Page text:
Written by Robbie Droman, Director of New Market Development, GSDI, Colormatrix Group
The role of colour in silicone has changed dramatically over the past three decades. The functional properties of silicone are being embraced by manufacturers and the polymer now features in increasing numbers of cosmetics, medical devices and everyday consumer items. These non-traditional applications see colour used for both aesthetic and identification purposes. The industry is opening its eyes to new possibilities for colour and custom colours and effects such as tints, glitters or even scents are growing in popularity as a result.
Colour is an art, but in silicone polymers it is also a science. Silicone colour dispersions add custom colours and effects to high consistency silicone, liquid silicone and RTVs and there are specific products available for manufacturers working within particular industries such as healthcare. Technical expertise is required to incorporate colour into silicone. Heat stability is a key factor and there are a number of variables that need to be taken into consideration when selecting a pigment. Will the pigment affect the cure system? Is the finished article post cured? Does the finished article require pigments that are FDA approved?
New uses for silicone
Non-reactive, stable and resistant to extreme environments and temperatures, it is no surprise that silicone is being used in an ever-expanding range of applications. Thirty years ago, silicone was an expensive new polymer selected only for its high level performance in extreme heat environments. From engineering parts and silicone-based coatings to kitchenware and DIY materials, its uses in today’s world are diverse. The tactile feel of silicone means it is featuring in a growing number of consumer goods. Silicone can be sterilised and does not support bacteria growth, making it perfect for medical devices such as skin tone prosthetics, catheters and grommets.
Long seen as an identification tool, colour continues to play a critical role in distinguishing specific parts in automotive, aviation or electronic devices. Uses for colour have evolved as applications for silicone have broadened and recent years have seen a growth in the number of customers looking to have their corporate identity incorporated into finished products. Protecting brand integrity is becoming ever more important and aesthetic considerations are increasingly relevant to silicone fabricators as a result. This is particularly the case for consumer goods where the success of a product often relies on the strength of a brand.
Colour consistency is vital and silicone colour dispersions offer excellent pigment dispersion and high pigment concentrations. Easy to handle and quick to incorporate into products, dispersions used in liquid silicone injection moulding applications also offer suitable viscosity for metering systems. An extensive range of standard and custom colours are available for customers to choose. Typically, Pantone and RAL colours - the standard references for designers and marketers – are requested, but colours can be matched according to almost any standard.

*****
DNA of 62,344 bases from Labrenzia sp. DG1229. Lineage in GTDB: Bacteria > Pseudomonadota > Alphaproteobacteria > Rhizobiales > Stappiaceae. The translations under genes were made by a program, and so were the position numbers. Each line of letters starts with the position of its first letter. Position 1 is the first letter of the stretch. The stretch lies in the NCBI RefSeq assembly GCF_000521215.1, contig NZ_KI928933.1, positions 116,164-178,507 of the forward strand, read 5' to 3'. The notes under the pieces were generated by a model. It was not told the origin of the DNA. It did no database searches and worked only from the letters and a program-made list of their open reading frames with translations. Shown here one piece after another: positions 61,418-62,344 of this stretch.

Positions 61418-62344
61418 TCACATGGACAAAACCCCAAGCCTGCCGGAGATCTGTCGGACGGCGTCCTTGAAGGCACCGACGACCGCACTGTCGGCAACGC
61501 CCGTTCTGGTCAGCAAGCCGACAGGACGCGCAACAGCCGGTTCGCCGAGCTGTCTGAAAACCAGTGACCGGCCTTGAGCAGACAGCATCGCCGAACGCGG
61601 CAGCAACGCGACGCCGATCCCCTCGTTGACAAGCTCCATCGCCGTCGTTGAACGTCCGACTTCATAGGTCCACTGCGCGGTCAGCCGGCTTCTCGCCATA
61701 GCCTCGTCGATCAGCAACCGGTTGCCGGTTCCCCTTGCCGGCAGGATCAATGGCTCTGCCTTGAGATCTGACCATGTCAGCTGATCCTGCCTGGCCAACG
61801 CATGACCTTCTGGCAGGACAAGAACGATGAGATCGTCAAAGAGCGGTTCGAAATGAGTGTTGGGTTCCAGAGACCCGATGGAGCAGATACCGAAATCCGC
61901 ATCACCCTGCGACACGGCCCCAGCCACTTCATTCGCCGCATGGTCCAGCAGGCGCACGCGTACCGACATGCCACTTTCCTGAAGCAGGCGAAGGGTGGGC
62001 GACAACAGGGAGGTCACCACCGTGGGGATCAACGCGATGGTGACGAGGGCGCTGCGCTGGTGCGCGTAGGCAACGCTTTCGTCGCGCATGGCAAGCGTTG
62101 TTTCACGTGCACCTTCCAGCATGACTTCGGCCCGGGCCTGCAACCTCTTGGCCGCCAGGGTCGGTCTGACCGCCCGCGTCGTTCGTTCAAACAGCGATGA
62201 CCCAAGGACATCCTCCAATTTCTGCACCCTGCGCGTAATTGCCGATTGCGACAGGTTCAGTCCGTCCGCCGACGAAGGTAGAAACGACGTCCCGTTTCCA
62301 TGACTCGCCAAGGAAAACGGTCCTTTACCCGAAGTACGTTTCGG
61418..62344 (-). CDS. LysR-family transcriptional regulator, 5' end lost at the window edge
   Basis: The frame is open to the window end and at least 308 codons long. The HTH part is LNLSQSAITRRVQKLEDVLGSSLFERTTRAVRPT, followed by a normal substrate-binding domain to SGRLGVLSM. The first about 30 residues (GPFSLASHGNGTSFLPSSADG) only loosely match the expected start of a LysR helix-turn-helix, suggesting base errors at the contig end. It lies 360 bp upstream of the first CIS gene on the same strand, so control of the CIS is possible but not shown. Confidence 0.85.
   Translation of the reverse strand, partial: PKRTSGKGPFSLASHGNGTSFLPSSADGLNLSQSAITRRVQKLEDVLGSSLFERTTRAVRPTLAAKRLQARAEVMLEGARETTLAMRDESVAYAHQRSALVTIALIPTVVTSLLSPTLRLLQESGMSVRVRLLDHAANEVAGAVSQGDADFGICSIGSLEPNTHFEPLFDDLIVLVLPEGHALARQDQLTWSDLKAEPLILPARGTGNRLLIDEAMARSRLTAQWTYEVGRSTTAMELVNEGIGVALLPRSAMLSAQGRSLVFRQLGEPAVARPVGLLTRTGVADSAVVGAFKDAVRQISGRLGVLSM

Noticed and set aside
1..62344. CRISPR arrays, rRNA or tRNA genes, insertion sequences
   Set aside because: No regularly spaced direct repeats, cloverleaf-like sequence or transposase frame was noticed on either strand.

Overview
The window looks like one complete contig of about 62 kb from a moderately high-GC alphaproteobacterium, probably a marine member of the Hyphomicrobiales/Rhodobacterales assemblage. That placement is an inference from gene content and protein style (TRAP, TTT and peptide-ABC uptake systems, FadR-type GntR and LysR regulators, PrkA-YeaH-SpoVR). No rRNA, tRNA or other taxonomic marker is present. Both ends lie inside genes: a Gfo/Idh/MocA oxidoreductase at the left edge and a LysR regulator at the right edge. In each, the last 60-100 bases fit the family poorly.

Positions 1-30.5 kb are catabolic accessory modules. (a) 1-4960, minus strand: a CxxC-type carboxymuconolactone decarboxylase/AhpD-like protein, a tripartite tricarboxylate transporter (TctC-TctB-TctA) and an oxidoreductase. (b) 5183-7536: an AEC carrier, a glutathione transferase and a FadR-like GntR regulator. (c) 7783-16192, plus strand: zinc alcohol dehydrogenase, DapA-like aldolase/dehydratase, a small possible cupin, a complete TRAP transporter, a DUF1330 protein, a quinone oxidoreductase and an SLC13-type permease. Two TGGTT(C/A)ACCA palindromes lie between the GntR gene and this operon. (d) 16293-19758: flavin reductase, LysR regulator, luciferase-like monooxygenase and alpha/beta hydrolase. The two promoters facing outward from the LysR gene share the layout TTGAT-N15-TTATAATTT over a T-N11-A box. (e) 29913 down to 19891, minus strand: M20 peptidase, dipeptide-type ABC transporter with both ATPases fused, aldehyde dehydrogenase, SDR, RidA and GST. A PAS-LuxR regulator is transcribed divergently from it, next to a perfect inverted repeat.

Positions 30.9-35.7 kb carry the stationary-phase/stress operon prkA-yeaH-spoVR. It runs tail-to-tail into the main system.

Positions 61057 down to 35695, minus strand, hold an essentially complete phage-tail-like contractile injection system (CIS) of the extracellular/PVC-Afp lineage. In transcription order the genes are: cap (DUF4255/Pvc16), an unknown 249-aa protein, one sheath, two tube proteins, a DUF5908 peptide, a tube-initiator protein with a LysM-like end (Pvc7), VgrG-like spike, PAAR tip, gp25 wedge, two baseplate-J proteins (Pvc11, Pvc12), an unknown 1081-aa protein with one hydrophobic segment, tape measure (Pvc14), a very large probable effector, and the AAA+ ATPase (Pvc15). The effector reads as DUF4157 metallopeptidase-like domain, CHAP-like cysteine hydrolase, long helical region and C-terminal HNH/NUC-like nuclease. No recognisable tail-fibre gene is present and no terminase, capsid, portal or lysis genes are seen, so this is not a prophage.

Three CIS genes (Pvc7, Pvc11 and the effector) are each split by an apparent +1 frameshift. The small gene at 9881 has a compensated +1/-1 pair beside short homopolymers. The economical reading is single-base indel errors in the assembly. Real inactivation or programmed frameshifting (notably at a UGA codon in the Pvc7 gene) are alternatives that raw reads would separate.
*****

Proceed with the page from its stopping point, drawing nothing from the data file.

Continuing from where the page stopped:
Whether needing to make products stand out on the shelves, match the latest colour trends or ensure a corporate identity is reflected in the finished item, colour requirements can put manufacturers and brand owners under pressure. Technicians can turnaround custom colour matches in a matter of days and deliver in virtually any quantity. Colour repeatability is also a key consideration. A company may need to reproduce a colour many years later that matches the original standard to a very tight colour tolerance and exact same specification. Prosthetics is a good example of where this can be particularly important.
Tints, glitters and scents
Colour technologies are becoming more advanced and new effects are being launched. Metallic effect pigments can be incorporated into silicone to add sparkles to consumer goods, while scents can be added to items such as baby pacifiers. Tints and translucent colours are examples of new effects that are growing in popularity. Such innovations are not without their challenges, but silicone colour dispersions suppliers can work with customers to ensure that translucent colours match corporate brand guidelines, can be processed viably and meet regulatory requirements.
Technology is also advancing to cope with the requirements of specific industries. For medical applications, for example, the true healthcare colour pallet provides standard colours for both high consistency and liquid silicone. Colours are more limited than the options offered by Pantone or RAL, but it is still possible to match custom colours for both short term and unrestricted use in the human body.
Applications for silicone are continuing to evolve and, with new ideas for the polymer constantly being tested, demand for custom colours and effects will continue to rise. In future, there will be a clear need for an international outlook as companies in the United States, Europe and Asia continue to develop products. Opportunities are now global and the industry must expand its capabilities to continue to service both new and existing customers.